We co-hosted an annual farming families seminar for the 10th time in March 2022, with this being the first in-person event since February 2020.
The two overriding themes for this year’s event were diversification and development land. Rickard Luckin Tax Director, James Boustead, focussed his direct tax considerations on development land. For those unable to attend the event, below is a brief summary of the key messages:
Although there are lots of variations on what form land sale agreement might look like in a development scenario - including options, promotions and conditional contracts - all of these have the same broad premise of the Capital Gains Tax (CGT) liability not being triggered in full until a later date, typically when planning permission is granted. Given the broad expectation that over the medium-term the UK CGT rate is likely to increase, this has to be a consideration when assessing the net return from these scenarios.
All of these types of agreement will often come with a “golden handshake” for entering them, and broadly speaking we would normally see these being taxed as a pure capital gain, i.e. minimal costs to offset against the proceeds. This is because the underlying land has not yet been sold.
It is important to be mindful of consideration structures that could trigger Income Tax (potentially at 45%) rather than CGT (broadly 20% for bare land). For example, overage clauses which are linked to the net sales achieved by a developer or “slice of the action” clauses where a share of developer profits would get paid onto the former landowner. On the other hand, a pure “planning overage” should normally be subject to CGT rather than Income Tax.
There are complex CGT rules when it comes to deferred consideration in a sale contract, i.e. land sold now but some of the sum payable is deferred and possibly yet to be determined. Broadly, if it’s a fixed/known amount then however improbable its receipt, the rules are quite onerous and require CGT to be paid up front (unless CGT by instalments can be applied for - which broadly requires the CGT liability to exceed 50% of the amounts actually received to date, and even then it’s only the excess which can be paid over time). Fortunately if those amounts are irrecoverable then a reclaim of the overpaid CGT can be made, potentially several years later.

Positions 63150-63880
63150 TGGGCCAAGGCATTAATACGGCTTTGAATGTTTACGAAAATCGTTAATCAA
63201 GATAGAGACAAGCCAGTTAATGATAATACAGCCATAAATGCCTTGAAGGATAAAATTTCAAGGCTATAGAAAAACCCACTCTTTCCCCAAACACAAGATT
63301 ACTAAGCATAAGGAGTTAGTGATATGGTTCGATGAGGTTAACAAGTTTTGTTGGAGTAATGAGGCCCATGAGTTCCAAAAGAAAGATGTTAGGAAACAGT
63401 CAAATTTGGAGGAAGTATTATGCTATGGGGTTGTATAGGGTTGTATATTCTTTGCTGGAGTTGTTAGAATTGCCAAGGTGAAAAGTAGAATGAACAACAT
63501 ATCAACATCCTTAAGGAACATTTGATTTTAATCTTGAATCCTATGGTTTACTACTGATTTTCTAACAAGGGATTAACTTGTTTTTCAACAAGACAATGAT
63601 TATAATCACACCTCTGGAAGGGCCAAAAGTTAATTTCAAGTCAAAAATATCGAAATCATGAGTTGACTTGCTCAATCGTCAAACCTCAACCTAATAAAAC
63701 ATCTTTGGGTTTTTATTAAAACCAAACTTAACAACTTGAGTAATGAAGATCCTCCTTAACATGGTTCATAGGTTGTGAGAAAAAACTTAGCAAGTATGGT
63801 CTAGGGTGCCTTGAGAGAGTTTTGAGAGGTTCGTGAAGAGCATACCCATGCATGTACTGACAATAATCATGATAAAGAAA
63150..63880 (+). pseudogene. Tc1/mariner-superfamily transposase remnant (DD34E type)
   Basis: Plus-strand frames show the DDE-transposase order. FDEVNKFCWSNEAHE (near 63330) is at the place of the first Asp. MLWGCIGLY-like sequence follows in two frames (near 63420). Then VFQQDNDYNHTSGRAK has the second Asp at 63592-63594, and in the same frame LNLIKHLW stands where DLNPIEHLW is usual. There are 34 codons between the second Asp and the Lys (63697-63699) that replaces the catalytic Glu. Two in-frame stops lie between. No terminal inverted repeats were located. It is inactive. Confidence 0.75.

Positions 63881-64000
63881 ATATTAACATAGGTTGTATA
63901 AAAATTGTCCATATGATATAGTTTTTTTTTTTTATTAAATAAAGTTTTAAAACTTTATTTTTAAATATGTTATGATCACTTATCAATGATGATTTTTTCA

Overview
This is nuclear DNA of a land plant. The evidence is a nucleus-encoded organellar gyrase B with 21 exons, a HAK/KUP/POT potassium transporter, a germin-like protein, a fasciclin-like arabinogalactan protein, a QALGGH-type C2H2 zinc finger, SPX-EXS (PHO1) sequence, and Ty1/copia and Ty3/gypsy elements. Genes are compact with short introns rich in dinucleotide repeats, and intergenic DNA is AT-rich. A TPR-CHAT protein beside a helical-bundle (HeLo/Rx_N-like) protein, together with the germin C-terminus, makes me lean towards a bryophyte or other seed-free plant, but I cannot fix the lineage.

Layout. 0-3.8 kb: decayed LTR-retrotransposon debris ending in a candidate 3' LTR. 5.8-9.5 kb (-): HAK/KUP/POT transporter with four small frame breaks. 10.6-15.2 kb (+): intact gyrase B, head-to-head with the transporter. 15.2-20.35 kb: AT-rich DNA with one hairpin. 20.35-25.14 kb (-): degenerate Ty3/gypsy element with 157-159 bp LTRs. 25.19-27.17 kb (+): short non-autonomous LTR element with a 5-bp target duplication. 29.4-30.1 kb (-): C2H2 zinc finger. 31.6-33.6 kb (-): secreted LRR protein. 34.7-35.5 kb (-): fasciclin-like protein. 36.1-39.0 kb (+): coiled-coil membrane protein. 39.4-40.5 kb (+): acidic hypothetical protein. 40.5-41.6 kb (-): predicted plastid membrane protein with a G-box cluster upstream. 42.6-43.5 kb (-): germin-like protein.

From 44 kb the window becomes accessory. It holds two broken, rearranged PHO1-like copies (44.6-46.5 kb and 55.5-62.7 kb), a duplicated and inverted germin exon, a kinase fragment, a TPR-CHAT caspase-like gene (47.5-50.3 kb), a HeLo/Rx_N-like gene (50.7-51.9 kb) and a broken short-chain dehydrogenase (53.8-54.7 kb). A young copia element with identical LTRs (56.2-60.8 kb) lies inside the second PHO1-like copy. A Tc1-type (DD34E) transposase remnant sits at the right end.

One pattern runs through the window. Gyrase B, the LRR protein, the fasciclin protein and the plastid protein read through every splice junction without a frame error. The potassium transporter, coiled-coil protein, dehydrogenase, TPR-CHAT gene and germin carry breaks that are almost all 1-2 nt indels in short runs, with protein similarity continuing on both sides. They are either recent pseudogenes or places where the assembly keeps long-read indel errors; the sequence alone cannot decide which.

Even more complex are the CGT rules for unknown consideration, which require a “fair value” of the consideration to be included in the CGT computation on “day one”, and then further gains or losses arise each time a payment towards that contingent consideration is received. Given the expectation of CGT rates increasing, we have seen more optimistic values being put on these types of “rights” on more recent transactions, which of course are subject to HMRC enquiry. This type of transaction can create one of the few scenarios where a capital loss is capable of being carried back (as far as the original capital gain on the land).
The final core topic that was covered was regarding collaboration agreements, which are becoming more common of late due to a general trend towards larger development sites. A collaboration is where multiple landowners agree to jointly market their land to a developer and share the overall proceeds on a pre-agreed basis; however, how that equalisation is given effect can create unforeseen tax issues.
Direct equalisation payments between landowners can create double taxation charges, and putting the emphasis of equalisation onto the purchaser of the land only realistically can solve or partly solve the issue if the land can be sold in one tranche. If it cannot, or should not for commercial reasons, then a more formal pooling arrangement will often be advisable, either in a limited company, a bare trust or (occasionally) an LLP. This is a complex area and collaborations will generally be wise to jointly instruct one advisor to review all of these issues for them.
- As a bridge into the wider topic of succession, it was noted that land development opportunities often stimulate discussion and review of who exactly owns the land, what IHT reliefs would apply if that person passes away with “hope value” on the land, and whether any changes are needed regarding the ownership structure. Ideally this will best be reviewed before entering into any such agreement mentioned above, but occasionally time doesn’t allow and the fall back is to have a clause in the agreement requiring the potential buyer to give automatic permission to a succession decision within the family of the current owners.
For more information on any of these issues, please contact James Boustead or another member of the Tax Team.
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